This article was first published on the website of the Indiana University Bloomington media school. Read the full article here.
KAMPALA, UGANDA — On Nanjala Road, in the Kalungua area of Bunga, Peter Mwesige stands at the front of a conference room, welcoming a new group of journalists to the African Centre for Media Excellence, the journalism training facility he co-founded in 2009.
Mwesige, PhD’04, has spent a lifetime training reporters and editors, mostly in Uganda, Kenya and Tanzania, on the principles of good journalism. On multiple occasions, he has traveled to the U.S. to study journalism and observe newsrooms, and take those lessons back to east Africa. This time, it is American students he’s teaching, 11 Indiana University journalism students who have traveled to Kampala for hands-on training in reporting.
But the lesson is the same.
“I believe there is nothing African, Asian, American or European about good journalism,” Mwesige tells them. “While the context within which it is practiced may be different, and may indeed inform the final product, good journalism characteristics are worldwide.”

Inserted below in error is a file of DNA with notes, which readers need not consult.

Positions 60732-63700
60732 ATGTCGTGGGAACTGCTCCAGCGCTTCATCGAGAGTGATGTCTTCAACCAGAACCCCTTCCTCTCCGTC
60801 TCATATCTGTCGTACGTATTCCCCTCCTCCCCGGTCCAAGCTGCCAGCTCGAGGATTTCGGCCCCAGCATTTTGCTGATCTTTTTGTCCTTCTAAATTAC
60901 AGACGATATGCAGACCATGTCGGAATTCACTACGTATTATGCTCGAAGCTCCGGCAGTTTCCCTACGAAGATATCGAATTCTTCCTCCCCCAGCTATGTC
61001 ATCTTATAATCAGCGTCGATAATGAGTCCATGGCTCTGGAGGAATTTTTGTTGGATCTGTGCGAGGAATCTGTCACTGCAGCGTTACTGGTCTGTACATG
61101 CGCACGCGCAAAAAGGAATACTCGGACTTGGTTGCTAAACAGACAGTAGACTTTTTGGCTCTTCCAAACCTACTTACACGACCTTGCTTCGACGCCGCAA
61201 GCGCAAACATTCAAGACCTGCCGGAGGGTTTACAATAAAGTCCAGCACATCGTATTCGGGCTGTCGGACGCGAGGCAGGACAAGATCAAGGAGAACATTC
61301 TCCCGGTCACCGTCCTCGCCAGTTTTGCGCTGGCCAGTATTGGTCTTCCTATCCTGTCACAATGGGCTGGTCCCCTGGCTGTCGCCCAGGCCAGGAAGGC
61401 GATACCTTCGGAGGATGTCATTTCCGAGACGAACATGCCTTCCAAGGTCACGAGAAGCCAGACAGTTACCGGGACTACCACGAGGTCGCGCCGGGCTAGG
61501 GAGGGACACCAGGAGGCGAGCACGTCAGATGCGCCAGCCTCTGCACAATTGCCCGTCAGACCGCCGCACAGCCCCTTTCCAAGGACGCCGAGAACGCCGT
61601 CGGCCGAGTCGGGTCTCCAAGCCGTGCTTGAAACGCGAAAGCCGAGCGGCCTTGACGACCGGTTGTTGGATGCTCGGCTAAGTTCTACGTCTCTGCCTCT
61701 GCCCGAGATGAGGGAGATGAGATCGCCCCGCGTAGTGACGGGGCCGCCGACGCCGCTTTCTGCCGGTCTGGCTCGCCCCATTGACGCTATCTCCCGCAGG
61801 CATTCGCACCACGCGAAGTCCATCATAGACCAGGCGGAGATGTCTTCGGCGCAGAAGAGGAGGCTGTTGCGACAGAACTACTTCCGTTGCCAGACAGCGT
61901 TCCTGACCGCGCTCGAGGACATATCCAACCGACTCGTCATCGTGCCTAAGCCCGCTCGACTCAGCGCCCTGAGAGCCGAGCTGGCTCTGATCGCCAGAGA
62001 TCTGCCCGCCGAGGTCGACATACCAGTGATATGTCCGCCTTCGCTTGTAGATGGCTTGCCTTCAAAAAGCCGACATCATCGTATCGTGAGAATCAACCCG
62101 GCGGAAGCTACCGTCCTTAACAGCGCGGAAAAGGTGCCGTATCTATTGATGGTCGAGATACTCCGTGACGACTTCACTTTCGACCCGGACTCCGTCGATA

A Centre for Excellence
ACME’s vision operates on multiple missions and values, but co-founders Mwesige and Bernard Tabaire keep coming back to one word: quality.
The two men formed the center because they saw an opportunity for east African media to practice better journalism. Tabaire was working as the managing editor for weekend editions at The Daily Monitor in Kampala, and Mwesige was serving as group training editor for The Nation media group, a Nairobi-based conglomerate that owns print and electronic outlets in Uganda, Kenya and Tanzania, including the Daily Monitor. Mwesige was working in Nairobi when the 2007 post-election violence broke out in Kenya.
“I was struck by some of the omission of our own outlets, and I became a very big advocate of bolder journalism around the time of challenging times like that,” said Mwesige, now ACME’s executive director.
Two years later, Tabaire and Mwesige formed the center, using $100,000 of their own money, nothing from donors or loans. ACME trains more than 800 journalists a year in quality journalism practices and more than 100 civil servants in areas such as media relations, media literacy and media monitoring. Most are working professionals rather than university students, and most live in Uganda, but the center frequently trains journalists from all over Africa.
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